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The Midday Brief: May 17, 2011

Your afternoon reading: Combs finds $1.2 billion for the budget; Senate redistricting map advances; Davis amendments killed

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New in The Texas Tribune:

  • "Comptroller Susan Combs added $1.2 billion to her estimate of state revenues, making that much more money available to budget writers who are scrambling for cash. She said the state's income from sales taxes, motor vehicle sales taxes and oil production are all up, and that those numbers justified the increase in the amount available to spend during the 2012-13 budget." — Combs Finds Another $1.2 Billion for Budget
  • "The Texas Senate approved new political districts that protect all of the Republican and all but one of the Democratic incumbents in that body, but stalled on a House redistricting map already approved in the House." — Senate Approves Redistricting Map, Stalls on House Plan
  • "Call it the Justin Timberlake Treatment: For several reasons — the governor's strengthened executive powers and his alliance with a network of political organizations, the Republicans' ability to demonize President Obama and the federal government, the power of the Tea Party movement, and the sclerotic response of Texas Democrats — the Legislature finds itself boxed in as it searches for a way out of the budget divide." — Guest Column: My Lege in a Box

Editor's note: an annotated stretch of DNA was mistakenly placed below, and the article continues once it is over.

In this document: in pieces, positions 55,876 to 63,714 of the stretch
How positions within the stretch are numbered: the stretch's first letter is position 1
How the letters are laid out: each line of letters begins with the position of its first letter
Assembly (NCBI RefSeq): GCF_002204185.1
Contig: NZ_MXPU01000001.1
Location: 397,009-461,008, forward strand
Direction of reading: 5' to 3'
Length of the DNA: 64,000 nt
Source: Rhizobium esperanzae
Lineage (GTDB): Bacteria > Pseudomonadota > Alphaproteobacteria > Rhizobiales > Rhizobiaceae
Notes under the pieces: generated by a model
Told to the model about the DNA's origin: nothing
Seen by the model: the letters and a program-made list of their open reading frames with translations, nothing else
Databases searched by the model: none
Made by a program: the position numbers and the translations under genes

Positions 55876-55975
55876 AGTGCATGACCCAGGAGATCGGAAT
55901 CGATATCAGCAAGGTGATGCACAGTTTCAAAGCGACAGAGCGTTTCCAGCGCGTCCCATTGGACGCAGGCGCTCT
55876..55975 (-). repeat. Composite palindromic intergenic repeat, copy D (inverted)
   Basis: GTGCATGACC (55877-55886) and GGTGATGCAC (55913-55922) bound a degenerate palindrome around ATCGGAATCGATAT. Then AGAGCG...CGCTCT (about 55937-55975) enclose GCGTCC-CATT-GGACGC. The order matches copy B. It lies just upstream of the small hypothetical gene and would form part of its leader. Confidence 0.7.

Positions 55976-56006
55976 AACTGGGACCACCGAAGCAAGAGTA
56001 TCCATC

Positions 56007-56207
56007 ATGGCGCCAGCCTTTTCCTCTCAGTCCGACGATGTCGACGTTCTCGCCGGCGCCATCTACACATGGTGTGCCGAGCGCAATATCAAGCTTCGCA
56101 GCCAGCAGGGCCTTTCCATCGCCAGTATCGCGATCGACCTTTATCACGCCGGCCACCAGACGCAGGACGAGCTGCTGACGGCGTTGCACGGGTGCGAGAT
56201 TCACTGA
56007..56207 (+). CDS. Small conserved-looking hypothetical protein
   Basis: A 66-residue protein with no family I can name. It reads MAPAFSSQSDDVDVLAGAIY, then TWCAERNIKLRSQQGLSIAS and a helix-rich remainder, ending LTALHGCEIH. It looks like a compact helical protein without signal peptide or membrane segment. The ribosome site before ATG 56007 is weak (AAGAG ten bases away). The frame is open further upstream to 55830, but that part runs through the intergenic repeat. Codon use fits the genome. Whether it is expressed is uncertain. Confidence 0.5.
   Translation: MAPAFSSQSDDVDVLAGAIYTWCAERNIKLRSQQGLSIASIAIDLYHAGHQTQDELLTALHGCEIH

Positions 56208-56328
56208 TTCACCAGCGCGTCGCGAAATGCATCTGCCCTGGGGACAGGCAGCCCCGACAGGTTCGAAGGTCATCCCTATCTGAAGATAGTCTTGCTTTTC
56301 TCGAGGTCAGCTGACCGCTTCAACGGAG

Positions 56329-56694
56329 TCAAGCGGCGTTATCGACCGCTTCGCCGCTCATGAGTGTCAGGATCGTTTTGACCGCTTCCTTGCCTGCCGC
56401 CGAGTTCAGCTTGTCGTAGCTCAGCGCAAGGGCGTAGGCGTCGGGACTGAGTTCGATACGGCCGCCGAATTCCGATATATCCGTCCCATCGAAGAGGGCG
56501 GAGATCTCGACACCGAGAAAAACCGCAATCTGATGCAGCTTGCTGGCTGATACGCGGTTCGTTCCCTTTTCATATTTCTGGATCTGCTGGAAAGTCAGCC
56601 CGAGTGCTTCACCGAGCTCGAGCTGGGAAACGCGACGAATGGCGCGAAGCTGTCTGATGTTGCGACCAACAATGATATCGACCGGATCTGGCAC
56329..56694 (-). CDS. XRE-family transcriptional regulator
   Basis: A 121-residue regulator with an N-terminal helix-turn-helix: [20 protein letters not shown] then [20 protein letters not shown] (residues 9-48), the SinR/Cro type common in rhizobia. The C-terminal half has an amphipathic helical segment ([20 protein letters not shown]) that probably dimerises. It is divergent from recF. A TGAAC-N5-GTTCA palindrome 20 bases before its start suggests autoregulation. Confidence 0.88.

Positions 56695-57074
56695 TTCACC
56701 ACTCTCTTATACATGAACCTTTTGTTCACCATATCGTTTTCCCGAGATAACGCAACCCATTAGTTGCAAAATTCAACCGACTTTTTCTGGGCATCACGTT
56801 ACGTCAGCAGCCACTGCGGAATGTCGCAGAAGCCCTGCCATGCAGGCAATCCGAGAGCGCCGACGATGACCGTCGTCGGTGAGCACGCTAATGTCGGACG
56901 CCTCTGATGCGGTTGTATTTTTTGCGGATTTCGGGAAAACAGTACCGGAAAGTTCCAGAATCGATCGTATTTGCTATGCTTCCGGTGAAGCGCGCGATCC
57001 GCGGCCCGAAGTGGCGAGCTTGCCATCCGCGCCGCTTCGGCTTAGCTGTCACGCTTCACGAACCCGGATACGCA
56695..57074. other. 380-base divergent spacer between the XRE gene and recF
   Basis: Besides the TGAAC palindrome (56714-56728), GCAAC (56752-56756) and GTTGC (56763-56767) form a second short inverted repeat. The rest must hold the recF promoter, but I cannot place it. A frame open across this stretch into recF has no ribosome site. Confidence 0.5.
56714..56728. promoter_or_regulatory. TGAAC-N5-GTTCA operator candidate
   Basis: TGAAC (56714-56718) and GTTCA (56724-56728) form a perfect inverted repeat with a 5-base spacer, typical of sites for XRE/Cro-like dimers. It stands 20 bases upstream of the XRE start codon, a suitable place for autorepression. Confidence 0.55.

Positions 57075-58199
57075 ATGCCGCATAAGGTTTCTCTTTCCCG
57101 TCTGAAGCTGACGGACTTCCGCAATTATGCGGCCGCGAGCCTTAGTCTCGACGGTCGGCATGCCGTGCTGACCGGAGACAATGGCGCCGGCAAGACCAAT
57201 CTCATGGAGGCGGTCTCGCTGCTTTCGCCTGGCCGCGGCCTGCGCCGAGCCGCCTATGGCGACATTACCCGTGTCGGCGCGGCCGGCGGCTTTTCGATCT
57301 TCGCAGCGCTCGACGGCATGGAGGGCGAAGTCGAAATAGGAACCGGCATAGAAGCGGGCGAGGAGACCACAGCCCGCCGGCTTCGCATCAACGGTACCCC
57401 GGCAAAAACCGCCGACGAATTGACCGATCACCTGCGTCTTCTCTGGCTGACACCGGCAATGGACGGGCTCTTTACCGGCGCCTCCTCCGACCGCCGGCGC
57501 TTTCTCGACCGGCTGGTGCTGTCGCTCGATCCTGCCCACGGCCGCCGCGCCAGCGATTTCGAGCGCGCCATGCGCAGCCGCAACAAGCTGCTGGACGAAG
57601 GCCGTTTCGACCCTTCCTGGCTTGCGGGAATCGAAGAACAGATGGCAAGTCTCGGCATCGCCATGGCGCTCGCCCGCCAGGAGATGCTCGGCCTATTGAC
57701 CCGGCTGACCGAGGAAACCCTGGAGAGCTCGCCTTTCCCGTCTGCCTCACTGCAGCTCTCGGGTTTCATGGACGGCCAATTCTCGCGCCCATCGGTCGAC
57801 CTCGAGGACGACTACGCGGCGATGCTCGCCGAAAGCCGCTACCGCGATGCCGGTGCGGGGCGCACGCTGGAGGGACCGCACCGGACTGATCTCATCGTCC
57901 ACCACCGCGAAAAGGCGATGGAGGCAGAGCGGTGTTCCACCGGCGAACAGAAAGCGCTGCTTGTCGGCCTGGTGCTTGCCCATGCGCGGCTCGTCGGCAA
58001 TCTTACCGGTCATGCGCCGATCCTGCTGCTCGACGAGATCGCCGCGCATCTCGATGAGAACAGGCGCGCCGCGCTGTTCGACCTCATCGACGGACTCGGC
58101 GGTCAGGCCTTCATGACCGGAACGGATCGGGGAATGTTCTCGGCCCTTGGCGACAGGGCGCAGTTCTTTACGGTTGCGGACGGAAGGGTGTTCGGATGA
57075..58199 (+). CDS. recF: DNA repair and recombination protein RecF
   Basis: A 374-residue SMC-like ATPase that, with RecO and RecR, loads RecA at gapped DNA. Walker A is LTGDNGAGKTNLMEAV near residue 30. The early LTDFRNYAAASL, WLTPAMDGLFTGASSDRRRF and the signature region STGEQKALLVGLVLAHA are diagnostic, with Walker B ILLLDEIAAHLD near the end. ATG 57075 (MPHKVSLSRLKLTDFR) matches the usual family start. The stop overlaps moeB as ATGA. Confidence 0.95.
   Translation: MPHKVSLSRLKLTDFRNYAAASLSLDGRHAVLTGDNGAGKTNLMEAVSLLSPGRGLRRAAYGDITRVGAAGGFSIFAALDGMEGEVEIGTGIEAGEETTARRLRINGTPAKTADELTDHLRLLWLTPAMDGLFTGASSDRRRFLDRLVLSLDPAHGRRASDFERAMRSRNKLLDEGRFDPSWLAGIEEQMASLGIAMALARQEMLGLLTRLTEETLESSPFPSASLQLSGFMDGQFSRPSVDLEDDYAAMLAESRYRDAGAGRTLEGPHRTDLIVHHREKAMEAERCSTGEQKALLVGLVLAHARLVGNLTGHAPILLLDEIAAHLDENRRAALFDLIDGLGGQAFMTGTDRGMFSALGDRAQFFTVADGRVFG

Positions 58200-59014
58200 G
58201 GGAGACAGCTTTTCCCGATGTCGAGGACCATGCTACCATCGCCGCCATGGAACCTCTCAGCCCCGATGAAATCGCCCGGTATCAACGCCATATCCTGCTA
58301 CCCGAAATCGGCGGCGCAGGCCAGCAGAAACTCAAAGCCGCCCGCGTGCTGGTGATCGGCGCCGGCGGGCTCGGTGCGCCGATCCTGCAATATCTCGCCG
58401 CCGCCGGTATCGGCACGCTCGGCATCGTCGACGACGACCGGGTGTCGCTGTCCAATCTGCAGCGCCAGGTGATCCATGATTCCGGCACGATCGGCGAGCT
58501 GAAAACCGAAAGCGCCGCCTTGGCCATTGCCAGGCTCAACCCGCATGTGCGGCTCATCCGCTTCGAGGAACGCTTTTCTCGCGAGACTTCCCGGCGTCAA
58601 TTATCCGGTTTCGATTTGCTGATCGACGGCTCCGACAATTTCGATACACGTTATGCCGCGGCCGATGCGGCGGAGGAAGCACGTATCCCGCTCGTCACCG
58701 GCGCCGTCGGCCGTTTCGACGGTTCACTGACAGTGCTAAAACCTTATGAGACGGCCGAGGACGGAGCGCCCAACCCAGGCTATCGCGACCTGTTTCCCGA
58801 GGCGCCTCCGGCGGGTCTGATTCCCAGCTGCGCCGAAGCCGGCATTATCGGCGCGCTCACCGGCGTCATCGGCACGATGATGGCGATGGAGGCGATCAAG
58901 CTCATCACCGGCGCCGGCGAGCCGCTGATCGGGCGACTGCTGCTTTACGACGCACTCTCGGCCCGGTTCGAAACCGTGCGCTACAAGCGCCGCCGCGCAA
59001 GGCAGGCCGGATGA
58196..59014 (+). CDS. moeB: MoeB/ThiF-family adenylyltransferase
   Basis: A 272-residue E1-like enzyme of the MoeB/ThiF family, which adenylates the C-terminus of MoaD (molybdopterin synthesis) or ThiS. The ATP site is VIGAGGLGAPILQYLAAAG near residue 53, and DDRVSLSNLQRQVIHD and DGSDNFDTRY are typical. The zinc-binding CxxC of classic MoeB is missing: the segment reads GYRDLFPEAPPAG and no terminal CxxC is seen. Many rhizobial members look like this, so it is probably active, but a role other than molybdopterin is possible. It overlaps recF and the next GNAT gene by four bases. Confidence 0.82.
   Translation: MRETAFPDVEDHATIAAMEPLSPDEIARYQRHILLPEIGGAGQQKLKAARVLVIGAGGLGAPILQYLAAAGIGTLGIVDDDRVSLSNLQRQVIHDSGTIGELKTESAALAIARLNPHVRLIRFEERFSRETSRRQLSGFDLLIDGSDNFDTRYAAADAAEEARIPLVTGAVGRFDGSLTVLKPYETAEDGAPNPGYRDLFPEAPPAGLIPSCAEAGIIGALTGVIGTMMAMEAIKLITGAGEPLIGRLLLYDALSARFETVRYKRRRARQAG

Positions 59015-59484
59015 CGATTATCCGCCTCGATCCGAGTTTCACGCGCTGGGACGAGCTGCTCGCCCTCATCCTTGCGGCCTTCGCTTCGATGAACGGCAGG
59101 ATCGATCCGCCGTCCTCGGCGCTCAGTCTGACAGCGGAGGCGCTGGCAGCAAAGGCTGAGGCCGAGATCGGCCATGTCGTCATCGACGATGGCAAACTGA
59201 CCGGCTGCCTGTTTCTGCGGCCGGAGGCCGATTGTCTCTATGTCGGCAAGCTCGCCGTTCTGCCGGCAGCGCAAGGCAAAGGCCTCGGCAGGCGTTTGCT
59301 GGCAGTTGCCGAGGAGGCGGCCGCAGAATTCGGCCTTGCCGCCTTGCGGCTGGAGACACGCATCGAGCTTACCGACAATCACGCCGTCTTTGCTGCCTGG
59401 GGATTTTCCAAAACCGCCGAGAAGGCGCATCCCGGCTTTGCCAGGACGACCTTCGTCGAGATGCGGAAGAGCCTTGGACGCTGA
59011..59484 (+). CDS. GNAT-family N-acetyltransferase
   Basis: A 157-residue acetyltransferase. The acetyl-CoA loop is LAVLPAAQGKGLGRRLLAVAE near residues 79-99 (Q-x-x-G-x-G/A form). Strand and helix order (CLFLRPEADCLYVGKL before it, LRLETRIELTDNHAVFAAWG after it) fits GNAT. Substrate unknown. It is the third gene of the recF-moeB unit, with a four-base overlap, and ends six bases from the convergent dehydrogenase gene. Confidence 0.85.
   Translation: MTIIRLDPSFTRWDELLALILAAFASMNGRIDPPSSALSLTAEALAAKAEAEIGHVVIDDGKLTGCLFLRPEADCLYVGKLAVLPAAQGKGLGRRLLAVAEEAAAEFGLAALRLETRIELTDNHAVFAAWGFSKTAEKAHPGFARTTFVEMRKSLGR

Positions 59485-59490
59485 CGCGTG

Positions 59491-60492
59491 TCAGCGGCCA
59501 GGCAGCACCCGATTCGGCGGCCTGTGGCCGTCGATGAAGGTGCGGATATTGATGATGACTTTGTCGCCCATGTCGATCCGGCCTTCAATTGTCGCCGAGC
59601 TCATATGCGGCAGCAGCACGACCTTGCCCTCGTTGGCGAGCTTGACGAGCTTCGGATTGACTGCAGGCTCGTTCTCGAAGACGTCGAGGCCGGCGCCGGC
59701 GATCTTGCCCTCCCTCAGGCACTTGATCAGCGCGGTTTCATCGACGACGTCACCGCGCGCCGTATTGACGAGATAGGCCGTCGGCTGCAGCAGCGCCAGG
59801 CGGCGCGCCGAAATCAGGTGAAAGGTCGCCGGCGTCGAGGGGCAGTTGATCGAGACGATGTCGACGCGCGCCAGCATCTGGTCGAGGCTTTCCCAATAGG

Your afternoon reading:

  • "As the budget shortfall has grown larger, members of the Legislature seem to be adopting an increasingly strict definition of what it means to be a conservative. For this we can thank a number of factors, including the rise of the tea party and its successes in last November's elections, as well as the increasing prominence of interest groups such as Texans for Fiscal Responsibility, whose lawmaker scorecards can come quite in handy during a Republican primary." — A stricter version of conservatism takes root, Austin American-Statesman
  • "The Tea Party scorecard looked a little different a year ago. Then, Republicans locally and nationwide were being ushered into federal, state and local offices, courtesy of a wave of support from the grassroots group that expressed frustration with big government. This month, in a much smaller election, results were mixed: Tea Party-related groups had a handful of successes in local races, but more than a dozen candidates with ties to the group lost their bids." — Tea Party gets mixed results in local elections in North Texas, Fort Worth Star-Telegram

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